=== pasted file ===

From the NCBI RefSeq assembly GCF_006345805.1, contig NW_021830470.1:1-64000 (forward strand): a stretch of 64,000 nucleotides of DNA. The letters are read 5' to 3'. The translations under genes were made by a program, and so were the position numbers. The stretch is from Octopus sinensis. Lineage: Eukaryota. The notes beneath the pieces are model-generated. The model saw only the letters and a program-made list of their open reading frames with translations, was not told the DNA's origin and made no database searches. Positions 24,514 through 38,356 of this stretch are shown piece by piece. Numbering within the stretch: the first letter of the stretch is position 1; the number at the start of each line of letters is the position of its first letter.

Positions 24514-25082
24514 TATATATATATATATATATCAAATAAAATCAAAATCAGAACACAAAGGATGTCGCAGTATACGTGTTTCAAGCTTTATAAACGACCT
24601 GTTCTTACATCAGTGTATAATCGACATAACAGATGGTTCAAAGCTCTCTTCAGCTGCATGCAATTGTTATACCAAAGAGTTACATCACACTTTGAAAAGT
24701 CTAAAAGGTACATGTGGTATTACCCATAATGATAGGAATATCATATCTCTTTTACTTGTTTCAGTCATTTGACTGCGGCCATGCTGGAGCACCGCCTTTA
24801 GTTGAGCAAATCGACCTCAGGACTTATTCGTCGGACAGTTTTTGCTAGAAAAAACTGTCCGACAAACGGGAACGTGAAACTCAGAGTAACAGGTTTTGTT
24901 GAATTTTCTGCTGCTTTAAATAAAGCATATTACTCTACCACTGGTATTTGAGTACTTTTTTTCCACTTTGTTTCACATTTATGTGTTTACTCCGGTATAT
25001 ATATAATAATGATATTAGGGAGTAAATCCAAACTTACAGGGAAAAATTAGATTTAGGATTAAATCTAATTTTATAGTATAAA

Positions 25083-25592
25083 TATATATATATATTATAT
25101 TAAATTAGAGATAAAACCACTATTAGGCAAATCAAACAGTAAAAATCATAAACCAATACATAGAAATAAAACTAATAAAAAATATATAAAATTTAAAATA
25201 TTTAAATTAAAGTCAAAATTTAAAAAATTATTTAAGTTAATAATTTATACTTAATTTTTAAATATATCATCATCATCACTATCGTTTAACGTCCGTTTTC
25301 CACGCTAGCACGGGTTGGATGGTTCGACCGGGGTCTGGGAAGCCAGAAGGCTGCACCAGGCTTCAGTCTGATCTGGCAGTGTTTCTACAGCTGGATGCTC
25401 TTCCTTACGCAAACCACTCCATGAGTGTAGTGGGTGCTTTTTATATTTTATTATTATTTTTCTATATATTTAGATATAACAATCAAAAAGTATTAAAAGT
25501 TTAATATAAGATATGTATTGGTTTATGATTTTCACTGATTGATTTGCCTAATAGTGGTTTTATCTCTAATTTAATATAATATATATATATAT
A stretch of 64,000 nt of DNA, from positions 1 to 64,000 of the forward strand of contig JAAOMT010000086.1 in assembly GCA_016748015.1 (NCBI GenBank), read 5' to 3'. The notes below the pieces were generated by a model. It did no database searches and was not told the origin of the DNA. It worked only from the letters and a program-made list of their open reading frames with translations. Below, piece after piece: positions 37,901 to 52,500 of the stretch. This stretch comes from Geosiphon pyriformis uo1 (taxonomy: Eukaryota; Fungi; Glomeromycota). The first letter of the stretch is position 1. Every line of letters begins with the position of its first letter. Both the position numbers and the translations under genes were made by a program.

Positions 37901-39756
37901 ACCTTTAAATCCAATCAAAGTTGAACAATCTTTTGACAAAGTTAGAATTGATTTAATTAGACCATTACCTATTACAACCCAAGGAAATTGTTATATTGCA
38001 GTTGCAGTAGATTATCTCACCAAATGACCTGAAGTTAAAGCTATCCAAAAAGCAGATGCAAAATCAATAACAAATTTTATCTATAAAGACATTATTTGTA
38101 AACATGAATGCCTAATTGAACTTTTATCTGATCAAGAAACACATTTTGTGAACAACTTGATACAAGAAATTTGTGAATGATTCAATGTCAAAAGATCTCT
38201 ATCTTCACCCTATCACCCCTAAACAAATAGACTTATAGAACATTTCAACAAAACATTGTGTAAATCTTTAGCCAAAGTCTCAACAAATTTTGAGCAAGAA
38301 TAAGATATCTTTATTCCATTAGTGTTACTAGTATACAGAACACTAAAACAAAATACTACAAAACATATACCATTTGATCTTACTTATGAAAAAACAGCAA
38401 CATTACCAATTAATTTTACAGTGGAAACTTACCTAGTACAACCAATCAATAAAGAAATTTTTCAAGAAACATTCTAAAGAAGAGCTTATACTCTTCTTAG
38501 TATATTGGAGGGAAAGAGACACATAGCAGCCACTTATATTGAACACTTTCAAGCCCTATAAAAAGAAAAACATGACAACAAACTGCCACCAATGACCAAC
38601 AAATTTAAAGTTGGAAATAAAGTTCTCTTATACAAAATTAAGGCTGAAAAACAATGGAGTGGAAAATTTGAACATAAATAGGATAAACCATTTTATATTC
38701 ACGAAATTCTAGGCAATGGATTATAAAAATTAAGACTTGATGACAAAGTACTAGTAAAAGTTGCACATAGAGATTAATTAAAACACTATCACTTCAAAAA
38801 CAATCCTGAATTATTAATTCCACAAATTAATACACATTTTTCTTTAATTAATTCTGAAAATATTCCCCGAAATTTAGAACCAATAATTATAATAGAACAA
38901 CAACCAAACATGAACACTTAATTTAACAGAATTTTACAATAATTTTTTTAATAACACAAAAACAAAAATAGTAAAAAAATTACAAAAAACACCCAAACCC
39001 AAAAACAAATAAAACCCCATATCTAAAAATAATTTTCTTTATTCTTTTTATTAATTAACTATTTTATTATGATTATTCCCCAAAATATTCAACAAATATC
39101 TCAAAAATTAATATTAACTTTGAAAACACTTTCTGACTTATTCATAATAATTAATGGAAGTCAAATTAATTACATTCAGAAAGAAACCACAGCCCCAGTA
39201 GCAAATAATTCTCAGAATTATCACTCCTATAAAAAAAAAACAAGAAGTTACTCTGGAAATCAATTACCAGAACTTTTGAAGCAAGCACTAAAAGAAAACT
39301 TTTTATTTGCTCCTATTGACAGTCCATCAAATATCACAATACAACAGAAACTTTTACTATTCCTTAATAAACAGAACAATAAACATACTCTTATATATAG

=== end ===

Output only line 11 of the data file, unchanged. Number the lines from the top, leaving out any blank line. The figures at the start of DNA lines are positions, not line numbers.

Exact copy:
25101 TAAATTAGAGATAAAACCACTATTAGGCAAATCAAACAGTAAAAATCATAAACCAATACATAGAAATAAAACTAATAAAAAATATATAAAATTTAAAATA